All my friends from America have asked me the question, “Why Crete?” Since we moved here for good the “reasons” have piled even higher after experiencing more about this amazing island. Another chance encounter yesterday helped me provide you with another piece of this “why” puzzle. Here’s a story about the mystery of Crete – partly BIG and partly “small” gods who have lived here.
For the Love in Crete
Anna Karfaki owns a taverna a few kilometers from our apartment in Heraklion. Located in a section of town known as Amourdara, Taverna Mitato is at once touristy and pure traditional Cretan love welded together. On the main road from Heraklion, the eatery stands out for the floral-rustic Crete storefront Anna chose to present her establishment in. From the outside the place is a beautiful little thing in the midst of a few local eyesores. Well, some of Heraklion’s run down buildings do appear like that to new visitors, though we’ve come to love the 70s unpainted vibe ourselves. Anyhow, imagine color, lively plants, Cretan antiques, rainbow seat cushions, and a ton of museum-like collectibles stuffed into an airy-lively restaurant where an energetic bird named “Mitoo” (sp) hops in tune to “Play Bouzouki” – Then imagine a pretty senior lady with great shoes dancing in front of the tavern with you and the bird.
I could go on and on, but it’s better to just let you know that this is Crete. And yes, if you like the tune from Zorba the Greek like I do, Anna will play it all night long while summoning passers by in to sing and dance too. The taverna, like that run by our friends at Aravanes, my buddy Chef Grigoris’ Little Olive Tree (Το μουρέλο του Λαδωμένου) in Galatas, Taverna Giasemi (Jasmine) in Fodele, is another Crete treasure made lustrous by the love of the owners.
Love. I suppose love is what compels the best people anywhere to create art or a livelihood, or to build pyramids. On Crete, though, the concentration and close spiral of hospitality and creativity is tighter somehow. Anna Karfaki helped me understand why this “is” yesterday, with something she said.
An Oracle in Amoudara
Born in 1959 in the tiny village of Makres beneath the mountain where the Greek god Zeus is supposed to have played as a child, Anna moved with her parents to Germany when she was five. When we asked her about the taverna and how she got back to Crete after so many years, Anna told us she moved back in 2000, and started the taverna a few years later. Sitting at the table with her, listening to traditional Greek songs, at this point I was curious as to Anna’s “why” for being back on Crete.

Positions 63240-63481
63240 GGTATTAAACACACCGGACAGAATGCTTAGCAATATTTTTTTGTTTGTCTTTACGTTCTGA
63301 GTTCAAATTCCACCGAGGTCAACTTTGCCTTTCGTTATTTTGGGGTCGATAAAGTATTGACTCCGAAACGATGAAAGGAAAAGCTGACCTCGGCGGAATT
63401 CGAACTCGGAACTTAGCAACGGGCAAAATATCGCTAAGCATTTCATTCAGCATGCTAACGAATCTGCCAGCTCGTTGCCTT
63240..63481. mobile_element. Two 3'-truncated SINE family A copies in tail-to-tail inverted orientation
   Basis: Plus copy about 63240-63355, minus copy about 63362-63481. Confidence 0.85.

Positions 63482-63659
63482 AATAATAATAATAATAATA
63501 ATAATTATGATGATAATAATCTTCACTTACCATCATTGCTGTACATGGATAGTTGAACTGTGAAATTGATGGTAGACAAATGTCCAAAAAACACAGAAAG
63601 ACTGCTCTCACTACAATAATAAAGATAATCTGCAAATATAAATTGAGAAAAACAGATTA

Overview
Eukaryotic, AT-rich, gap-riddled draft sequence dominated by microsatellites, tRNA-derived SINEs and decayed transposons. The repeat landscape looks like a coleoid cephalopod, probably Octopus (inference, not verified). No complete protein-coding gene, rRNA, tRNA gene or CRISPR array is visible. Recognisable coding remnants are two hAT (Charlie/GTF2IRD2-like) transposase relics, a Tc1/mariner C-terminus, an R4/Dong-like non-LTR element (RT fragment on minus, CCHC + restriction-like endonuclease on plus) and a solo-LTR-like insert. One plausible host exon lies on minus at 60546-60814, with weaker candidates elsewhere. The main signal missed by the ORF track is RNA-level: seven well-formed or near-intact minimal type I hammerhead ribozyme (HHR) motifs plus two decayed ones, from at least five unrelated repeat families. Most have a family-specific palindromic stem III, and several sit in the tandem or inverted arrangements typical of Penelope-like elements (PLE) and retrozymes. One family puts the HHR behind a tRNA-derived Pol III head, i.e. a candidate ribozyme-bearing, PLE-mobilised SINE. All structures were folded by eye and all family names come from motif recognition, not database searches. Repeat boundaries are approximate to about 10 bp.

When she told Mihaela and I she returned because she wanted to finish out here days here, my “why” puzzle became more complete. But what this energetic and fascinating lady told us next assured me I’d one day be able to explain Crete to every traveler or person interested. As I looked over a amazing collection of copper pots reflecting off 500 traditional Cretan furnishings, heirlooms, and a veritable musuem of interesting objects in her dining room – I was jarred back into the “now” by what Anna and Mihaela were talking about. The pleasures, wonders, and sheer joy this island provokes, and how lucky we all feel to be here – this was the conversation I had zoomed out of.
“We are so blessed by God to be here,” Mihaela told Anna. “Every day I thank him for transporting us to a place of such majestic beauty and to a place where people are still kind and loving,” she continued. I interjected the thought, “God lives here, and the people are just normal in their heads.” Anna looked at me with kind, piercing blue eyes:
“We are all small gods here Phil.”
Why can’t an oracle wear loud designer sandals and dance in front of her taverna? What would you think if I told you there was a Minoan princess name Kallia who hides pieces of antiquity for you to find? What if I revealed to you the name of the king of the Minoans today is Minas, and not Minos? I have friends from Russia who proclaim a tavern at Thronos in Amara the most memorable place on the island. My heart doctor, Manolis Kanoupakis is certainly the reincarnation of the surgeon who trained the Atlantians. As for me, I am a sMALL gOD of Crete by the BIG GOD’s proclamation. Like Lazarus, Jesus restored me through the magic of this island and its people.
The sMALL gODS of Crete Island
Now I know, though I suspected before, the reason there are thousands of churches and chapels, peak sanctuaries and holy places on Crete. While I still do not have all the proof this was once Eden, and even though I have not found the portal to Elysium (yeah, the are studies), but that’s probably here too. And even if all the myths and rumors are nothing but delightful imaginings, the people and wonders of Crete are still fit for big or little gods.
So there’s reason #1 to move to Crete forever. The people who find they belong here, they walk the path to being godlike. The book will be out next year.